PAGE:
The defendants object to a preliminary injunction (to whatever effect such injunction would not lie) upon various grounds:

 1. The burden rests on the plaintiffs to establish reasonable cause to believe that Section 7 of the Clayton Act, 15 U.S.C.A. § 18, has been violated. Lowe v. Consolidated Edison Co., D.C.S.D.N.Y., 1941, 67 F.Supp. 287; Hall Signal Co. v. General Ry. Signal Co., 2 Cir., 1907, 153 F. 907; Universal Major Electric App. v. Universal Major Corp., D.C.S.D.N.Y., 1956, 138 F.Supp. 745; Margolis v. Franks, D.C.S.D.N.Y., 1956, 138 F.Supp. 9. The defendants energetically and extensively dispute the allegations of the control of the bank note business aforesaid. They assert that plaintiffs' proof made upon this motion does not sustain this burden. I have concluded that there is in fact insufficient positive or affirmative proof by the plaintiffs of this allegation of violation of the antitrust acts.

 2. The plaintiffs, having conceded by their complaint and affidavits that the exchange of Security stock for Columbian assets has been fully consummated in law and fact, have no basis for intervention under Title15 U.S.C.A. § 26 permitting preventative or injunctive relief by reason of a threatened violation of the antitrust act. Obviously, the purpose of a preliminary injunction is to preserve the status quo pendente lite, not to undo completed transactions. See Warner Bros. Pictures v. Gittone, 3 Cir., 1940, 110 F.2d 292; Westor Theatres v. Warner Bros. Pictures, D.C.D.N.J., 1941, 41 F.Supp. 757, 763.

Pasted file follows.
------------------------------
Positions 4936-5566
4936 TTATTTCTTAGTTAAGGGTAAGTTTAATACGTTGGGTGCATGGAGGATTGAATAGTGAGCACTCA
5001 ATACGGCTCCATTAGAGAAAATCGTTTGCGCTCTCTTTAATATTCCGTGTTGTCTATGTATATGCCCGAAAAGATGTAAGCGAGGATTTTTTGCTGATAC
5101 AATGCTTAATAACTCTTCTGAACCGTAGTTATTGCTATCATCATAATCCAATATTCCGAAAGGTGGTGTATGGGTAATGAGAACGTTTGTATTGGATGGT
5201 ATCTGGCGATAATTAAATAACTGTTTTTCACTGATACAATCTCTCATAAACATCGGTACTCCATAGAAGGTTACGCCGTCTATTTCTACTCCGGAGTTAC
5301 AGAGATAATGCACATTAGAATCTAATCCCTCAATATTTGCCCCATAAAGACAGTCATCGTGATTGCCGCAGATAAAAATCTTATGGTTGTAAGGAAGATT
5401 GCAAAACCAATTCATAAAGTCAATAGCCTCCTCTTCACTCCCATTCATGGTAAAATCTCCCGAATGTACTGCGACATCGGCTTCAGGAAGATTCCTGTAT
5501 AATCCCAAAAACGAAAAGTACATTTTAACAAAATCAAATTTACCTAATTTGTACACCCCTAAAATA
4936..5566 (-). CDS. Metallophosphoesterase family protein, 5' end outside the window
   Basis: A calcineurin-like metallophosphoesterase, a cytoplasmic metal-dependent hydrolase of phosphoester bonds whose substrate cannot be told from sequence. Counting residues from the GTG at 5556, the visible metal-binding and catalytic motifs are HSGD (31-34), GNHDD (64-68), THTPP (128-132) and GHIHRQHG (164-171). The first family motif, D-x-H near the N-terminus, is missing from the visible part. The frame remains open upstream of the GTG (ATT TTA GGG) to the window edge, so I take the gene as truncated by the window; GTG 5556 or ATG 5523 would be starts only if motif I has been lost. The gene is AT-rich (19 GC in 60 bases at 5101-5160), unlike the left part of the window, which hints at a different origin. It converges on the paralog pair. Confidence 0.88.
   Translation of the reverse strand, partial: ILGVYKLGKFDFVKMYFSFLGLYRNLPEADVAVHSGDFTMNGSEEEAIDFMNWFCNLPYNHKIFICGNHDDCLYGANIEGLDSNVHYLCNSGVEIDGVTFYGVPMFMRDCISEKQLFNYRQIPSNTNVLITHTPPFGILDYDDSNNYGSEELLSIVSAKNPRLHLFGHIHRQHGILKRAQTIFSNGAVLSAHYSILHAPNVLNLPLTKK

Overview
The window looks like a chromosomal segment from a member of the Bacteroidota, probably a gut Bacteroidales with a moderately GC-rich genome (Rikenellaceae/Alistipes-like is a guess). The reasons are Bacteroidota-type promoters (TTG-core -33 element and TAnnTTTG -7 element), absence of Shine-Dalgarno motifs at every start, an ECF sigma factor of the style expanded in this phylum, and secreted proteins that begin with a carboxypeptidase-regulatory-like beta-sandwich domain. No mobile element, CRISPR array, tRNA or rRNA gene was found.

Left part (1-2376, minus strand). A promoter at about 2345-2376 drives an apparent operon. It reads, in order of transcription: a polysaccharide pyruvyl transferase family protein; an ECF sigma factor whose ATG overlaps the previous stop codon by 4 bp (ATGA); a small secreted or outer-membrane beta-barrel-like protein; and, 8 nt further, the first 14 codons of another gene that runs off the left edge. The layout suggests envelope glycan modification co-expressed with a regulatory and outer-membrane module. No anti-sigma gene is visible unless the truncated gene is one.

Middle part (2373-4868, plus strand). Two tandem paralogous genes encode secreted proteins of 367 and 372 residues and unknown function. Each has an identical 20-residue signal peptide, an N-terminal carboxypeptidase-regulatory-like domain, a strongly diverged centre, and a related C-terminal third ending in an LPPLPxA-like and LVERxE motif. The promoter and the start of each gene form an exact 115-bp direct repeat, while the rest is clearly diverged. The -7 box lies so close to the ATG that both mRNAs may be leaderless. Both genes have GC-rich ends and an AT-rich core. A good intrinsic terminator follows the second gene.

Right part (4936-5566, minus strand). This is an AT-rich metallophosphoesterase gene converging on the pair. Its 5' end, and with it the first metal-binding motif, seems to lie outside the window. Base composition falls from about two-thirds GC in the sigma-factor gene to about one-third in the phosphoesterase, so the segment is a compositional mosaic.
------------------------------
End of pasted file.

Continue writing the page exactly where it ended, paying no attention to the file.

3. The plaintiffs have failed to show the danger of irreparable loss or damage requisite for preliminary injunction, whereas defendants will, it is claimed, be greatly damaged by a preliminary injunction. It is fair to assert that under Section 16 of the Clayton Act, Title 15 U.S.C.A. § 26, a preliminary injunction will be issued only upon a showing that the danger of irreparable loss or damage is immediate; that the danger must be real, not fancied, actual, not prospective, and threatened, not imagined. Weeks v. Alpert, D.C.D.Mass., 1955, 131 F.Supp. 608, 609. The principal, if not the only danger or threatened loss, asserted in the complaint and supporting affidavits is the possibility of actions by the government and by private parties for treble damage under the antitrust laws. In Gomberg v. Midvale Co., D.C.E.D.Pa., 1955, 157 F.Supp. 132, it was held that possible private treble damage actions were not the type of threatened damages contemplated by Section 16 of the Clayton Act. There is also the further well-established principle that preliminary injunctions will not be issued if the threatened damage can be adequately compensated for by monetary damages. Henis v. Compania Agricola De Guatemala, D.C.D.Del., 1953, 116 F.Supp. 223, 225, affirmed 3 Cir., 1954, 210 F.2d 950.

 The case of American Crystal Sugar Co. v. Cuban-American Sugar Co., D.C.S.D.N.Y., 1957, 152 F.Supp. 387, does not support plaintiffs' position on this motion for the following reasons:

 1. In the American Crystal Sugar case a preliminary injunction had been denied and the question before the court was whether on the evidence adduced at the trial plaintiff was entitled to a permanent injunction;